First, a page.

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Court rules on Šesták ŠtB claims

A COURT has rejected claims by former state secretary Jozef Šesták that he did not collaborate with the communist-era secret police (ŠtB). The ruling in the case Šesták vs. the Nation’s Memory Institute (ÚPN) was made by Judge Zlata Mrázková of Bratislava District II Court in December 2008, the Sme daily wrote.

A COURT has rejected claims by former state secretary Jozef Šesták that he did not collaborate with the communist-era secret police (ŠtB). The ruling in the case Šesták vs. the Nation’s Memory Institute (ÚPN) was made by Judge Zlata Mrázková of Bratislava District II Court in December 2008, the Sme daily wrote.

The files of the regional counterintellingence service claim that he worked as an agent, but the court accepted evidence provided by ŠtB agents suggesting that Šesták had never been an agent.

However, the court did not clear Šesták of collaboration with the intelligence service (for which he reportedly worked in the 1970s as a diplomat at the embassy in Washington), as well as the military counterintelligence service, Sme reported.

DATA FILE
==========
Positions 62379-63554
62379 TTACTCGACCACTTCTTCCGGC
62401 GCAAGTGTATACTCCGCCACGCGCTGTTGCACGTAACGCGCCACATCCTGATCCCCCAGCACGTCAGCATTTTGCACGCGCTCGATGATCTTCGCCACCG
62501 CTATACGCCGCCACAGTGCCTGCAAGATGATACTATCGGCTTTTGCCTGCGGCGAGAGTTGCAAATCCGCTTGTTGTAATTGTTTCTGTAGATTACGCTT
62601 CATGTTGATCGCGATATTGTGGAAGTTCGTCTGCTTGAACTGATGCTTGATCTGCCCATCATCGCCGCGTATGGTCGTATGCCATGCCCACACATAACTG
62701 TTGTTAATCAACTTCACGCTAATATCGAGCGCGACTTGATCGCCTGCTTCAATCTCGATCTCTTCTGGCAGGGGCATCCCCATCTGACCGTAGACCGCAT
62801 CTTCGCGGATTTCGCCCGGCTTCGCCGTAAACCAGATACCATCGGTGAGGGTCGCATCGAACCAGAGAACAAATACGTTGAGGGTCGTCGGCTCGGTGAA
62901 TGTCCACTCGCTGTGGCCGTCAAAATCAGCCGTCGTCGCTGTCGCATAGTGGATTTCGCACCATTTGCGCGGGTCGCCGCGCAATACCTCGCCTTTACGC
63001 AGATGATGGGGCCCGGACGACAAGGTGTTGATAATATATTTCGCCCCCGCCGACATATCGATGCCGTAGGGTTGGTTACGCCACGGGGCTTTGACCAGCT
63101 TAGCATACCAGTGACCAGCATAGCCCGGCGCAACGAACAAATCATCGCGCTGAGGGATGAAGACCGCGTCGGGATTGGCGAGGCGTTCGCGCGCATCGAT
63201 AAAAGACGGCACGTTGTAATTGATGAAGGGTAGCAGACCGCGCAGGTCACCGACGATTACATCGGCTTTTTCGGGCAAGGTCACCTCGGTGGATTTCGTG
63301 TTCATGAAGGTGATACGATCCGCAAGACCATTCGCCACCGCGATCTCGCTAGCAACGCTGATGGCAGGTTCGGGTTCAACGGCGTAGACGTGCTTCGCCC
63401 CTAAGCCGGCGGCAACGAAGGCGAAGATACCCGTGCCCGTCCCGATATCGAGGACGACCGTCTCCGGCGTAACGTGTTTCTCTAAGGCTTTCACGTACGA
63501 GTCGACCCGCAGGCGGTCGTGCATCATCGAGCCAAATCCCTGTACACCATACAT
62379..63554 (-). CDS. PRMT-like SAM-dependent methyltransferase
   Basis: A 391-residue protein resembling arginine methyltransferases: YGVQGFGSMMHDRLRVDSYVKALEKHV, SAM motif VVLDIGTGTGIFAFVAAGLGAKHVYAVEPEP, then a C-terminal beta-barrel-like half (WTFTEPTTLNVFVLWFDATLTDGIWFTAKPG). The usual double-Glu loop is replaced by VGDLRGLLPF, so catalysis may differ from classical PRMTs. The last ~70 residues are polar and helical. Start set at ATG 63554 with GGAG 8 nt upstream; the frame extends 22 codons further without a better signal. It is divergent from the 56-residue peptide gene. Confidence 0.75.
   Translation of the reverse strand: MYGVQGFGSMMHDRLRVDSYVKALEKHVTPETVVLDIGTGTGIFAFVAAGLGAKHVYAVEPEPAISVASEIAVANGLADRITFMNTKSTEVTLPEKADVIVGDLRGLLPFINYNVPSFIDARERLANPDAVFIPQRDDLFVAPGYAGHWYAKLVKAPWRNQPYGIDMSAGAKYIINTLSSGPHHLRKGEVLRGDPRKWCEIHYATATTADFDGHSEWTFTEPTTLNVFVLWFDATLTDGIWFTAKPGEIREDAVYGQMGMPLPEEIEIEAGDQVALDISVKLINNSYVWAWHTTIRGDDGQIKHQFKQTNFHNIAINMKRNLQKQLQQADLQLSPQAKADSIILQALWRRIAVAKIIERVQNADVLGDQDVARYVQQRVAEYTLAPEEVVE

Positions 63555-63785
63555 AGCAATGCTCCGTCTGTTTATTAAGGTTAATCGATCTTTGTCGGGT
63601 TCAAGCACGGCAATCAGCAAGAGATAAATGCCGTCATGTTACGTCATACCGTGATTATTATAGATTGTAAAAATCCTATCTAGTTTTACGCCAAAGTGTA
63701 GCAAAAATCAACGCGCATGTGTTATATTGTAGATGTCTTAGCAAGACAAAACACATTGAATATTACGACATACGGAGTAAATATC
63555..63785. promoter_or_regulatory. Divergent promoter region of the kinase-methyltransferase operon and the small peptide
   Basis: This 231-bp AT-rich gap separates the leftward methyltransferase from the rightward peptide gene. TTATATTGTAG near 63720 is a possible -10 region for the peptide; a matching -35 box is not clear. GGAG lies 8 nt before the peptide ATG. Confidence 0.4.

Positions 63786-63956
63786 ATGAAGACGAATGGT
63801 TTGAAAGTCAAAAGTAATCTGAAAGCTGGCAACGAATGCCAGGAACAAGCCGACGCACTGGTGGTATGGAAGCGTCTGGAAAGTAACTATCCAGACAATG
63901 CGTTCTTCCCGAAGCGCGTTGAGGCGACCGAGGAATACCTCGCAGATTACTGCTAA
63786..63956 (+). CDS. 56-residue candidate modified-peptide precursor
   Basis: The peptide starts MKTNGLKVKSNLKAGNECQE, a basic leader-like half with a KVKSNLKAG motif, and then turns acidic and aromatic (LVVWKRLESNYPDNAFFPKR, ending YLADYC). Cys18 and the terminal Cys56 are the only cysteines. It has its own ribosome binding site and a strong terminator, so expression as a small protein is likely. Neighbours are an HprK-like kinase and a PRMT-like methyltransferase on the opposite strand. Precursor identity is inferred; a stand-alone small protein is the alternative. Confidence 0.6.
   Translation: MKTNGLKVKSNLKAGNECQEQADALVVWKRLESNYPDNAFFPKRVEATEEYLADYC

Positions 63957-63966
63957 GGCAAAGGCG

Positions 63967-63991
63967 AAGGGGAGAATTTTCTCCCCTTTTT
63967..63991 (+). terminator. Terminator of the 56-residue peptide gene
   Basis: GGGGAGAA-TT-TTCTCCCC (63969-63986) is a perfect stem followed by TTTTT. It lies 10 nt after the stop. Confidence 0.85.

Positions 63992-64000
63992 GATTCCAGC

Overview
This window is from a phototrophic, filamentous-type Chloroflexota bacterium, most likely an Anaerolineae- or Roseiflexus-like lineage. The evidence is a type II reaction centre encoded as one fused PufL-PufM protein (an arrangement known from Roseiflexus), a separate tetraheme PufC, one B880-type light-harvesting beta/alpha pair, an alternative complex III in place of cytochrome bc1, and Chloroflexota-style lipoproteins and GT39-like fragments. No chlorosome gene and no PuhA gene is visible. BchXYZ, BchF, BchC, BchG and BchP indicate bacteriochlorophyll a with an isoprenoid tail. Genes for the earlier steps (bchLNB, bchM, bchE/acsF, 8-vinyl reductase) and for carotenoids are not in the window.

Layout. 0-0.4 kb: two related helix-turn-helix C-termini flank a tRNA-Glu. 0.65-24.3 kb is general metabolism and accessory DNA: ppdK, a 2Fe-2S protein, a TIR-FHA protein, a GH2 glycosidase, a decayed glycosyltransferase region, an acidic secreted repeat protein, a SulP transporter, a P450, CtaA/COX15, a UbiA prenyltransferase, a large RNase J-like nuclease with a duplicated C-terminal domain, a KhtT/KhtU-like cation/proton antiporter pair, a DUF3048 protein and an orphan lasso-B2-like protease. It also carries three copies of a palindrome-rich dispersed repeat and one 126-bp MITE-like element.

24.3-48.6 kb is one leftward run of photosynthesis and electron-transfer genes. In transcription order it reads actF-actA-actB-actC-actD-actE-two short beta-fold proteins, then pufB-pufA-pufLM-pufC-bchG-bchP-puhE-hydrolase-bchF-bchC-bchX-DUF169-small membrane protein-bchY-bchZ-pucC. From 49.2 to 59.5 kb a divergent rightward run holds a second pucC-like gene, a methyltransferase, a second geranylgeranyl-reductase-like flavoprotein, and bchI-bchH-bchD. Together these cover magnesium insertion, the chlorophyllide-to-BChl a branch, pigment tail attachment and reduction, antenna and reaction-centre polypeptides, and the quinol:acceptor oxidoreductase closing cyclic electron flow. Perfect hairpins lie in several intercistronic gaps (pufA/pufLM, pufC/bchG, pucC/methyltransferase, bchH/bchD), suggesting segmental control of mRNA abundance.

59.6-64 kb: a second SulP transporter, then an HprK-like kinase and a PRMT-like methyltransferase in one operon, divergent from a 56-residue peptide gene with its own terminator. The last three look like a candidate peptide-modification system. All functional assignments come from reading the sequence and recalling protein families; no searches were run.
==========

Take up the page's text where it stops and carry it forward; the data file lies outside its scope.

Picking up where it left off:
As a result, the ÚPN has to attach the decision to Šesták’s records. The Institute’s head, Ivan Petranský, said there was no reason to appeal against the decision, and said that the ÚPN will appeal only if the court orders the clearing of the agent's record or payment of damages.

Sme reported that Šesták worked at the Ministry of Foreign Trade between 1970 and 1979, and later as a diplomat. He was a member of the Communist Party, before 1989 working at the Czechoslovak embassy in Washington, DC.

In February 1994, when it was obvious that the-then minority government of Vladimír Mečiar, HZDS chairman, would collapse, he wrote a letter to opposition leaders criticising Mečiar. Shortly afterwards, he was appointed to the position of state secretary by Mečiar. For years, Šesták has claimed he had never collaborated with the ŠtB.

The first record of his cooperation with the intelligence service dates back to 1967.

When the ÚPN received a request to make his file public, the Slovak Intelligence Service in July of 2004 turned to the committee for human rights to keep the file classified. The committee turned the request down.

Jozef Šesták currently works at the Foreign Ministry.

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